You do not need to complete the second half of this particular exercise about resolving these ambiguities in the relative dating. Now let's practice on a couple more imagined cross-sections: Question 4 3 points: What is the sequence of events that can be inferred from the above cross-section?

Relative Dating - Example 1

What principle s of relative dating did you use in order to arrive at your interpretation of the relative timing of each event? The various sedimentary layers are labeled as B, E, K and W. The timing of the fault break in the rocks labeled as Q must be included in the sequence of events.

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Question 5 3 points: The two intrusions are labeled as X and Z; the surrounding rock called the "country rock" is labeled as D. We have seen that a cliff or a road cut is a local "geologic cross-section" -- a side view of the geology at one location.


As geologists piece together the information at various outcrops, they can begin to assemble a "geologic map" like a road map of an entire region consisting of many square miles. This map displays the large-scale also called "regional" geologic features they have inferred are present beneath the landscape. Along with these geologic maps, we can reconstruct a regional geologic cross-section which would be like a great "geologic slice" through the landscape.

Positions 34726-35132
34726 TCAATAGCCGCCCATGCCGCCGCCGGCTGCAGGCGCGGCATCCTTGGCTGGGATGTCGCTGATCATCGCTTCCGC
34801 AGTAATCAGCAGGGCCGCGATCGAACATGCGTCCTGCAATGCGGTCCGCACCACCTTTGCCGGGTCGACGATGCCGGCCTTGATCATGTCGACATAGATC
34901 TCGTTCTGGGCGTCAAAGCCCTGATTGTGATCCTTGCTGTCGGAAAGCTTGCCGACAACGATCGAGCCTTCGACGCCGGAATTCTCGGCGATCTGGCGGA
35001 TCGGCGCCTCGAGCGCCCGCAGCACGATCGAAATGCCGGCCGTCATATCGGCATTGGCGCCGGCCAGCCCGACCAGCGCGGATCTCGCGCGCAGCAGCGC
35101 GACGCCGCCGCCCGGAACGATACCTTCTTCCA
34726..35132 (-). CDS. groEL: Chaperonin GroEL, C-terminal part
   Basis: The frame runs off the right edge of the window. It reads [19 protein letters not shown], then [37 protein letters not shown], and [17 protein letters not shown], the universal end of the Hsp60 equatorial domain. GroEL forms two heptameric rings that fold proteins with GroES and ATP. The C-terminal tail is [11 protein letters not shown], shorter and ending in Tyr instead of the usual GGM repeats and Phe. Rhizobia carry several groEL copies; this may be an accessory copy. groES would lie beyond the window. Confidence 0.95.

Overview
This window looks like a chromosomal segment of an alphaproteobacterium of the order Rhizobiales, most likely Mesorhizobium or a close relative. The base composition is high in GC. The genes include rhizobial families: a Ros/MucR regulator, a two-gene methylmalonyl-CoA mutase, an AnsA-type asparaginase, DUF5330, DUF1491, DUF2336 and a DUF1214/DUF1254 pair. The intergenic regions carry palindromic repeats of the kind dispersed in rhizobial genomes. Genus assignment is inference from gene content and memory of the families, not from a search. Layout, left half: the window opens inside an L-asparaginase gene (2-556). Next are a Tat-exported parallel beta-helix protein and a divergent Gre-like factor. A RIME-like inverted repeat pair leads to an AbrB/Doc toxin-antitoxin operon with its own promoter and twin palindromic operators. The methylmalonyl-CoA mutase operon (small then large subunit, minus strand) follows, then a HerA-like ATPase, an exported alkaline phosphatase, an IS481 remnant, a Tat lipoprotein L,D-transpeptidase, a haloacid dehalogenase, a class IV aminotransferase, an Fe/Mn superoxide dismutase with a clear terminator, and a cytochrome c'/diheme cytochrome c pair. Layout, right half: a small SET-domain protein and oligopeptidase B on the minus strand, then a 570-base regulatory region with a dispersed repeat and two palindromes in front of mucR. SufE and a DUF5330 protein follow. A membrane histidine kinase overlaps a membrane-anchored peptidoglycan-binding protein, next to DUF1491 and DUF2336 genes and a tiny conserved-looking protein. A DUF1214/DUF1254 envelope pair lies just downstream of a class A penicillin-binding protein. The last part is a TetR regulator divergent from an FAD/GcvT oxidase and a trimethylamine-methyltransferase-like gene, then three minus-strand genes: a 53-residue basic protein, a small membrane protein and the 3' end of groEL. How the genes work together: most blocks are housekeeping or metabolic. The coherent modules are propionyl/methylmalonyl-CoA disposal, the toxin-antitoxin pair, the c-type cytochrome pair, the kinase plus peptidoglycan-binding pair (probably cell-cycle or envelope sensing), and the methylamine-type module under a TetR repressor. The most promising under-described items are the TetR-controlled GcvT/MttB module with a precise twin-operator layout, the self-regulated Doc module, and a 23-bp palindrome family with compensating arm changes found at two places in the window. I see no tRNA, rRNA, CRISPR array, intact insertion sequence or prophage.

In the next lab, we will learn how to use local geologic information from outcrops to begin to build such regional geologic maps and geologic cross-sections, but for now we just want to practice how to read them. Remember when we drew a topographic profile for lab manual exercise 1 page 18 on Topographic Maps?

We could draw such a profile across several miles of landscape so we would see a side-view of the land's surface over which we might be hiking. For example, we could use a ruler to draw a straight line a "transect" from the northwest corner to the southeast corner of the topographic map in our lab kit; then we could draw in the topographic profile along this transect by using the contour line information on the map as done on page In the same way, such a transect could also show the inferred profile of the geology underfoot -- the expected rock layers and structures beneath the land from the northwest corner to the southeast corner of the map.

Take a look at the geologic cross-section below.

You can open a larger version of this diagram by clicking on it. Notice that the various sedimentary layers have been labeled with letters. Also an igneous intrusion is present labeled T and a fault is present labeled A. Question 6 8 points: All 13 lettered events need to be included in your sequence.

Relative Dating Lab

Let's return to one of the text questions we addressed as part of last week's homework. Question 7 8 points: Using the relative dating method you have now practiced, derive the history of the hypothetical landscape on page also shown below. Include all the events which can be inferred from the drawing. List which relative dating principles apply to the order of each event.

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  7. Shown below is a real transect across the entire Grand Canyon in two parts. This profile is comprised of both the surface topography and the inferred geology underfoot.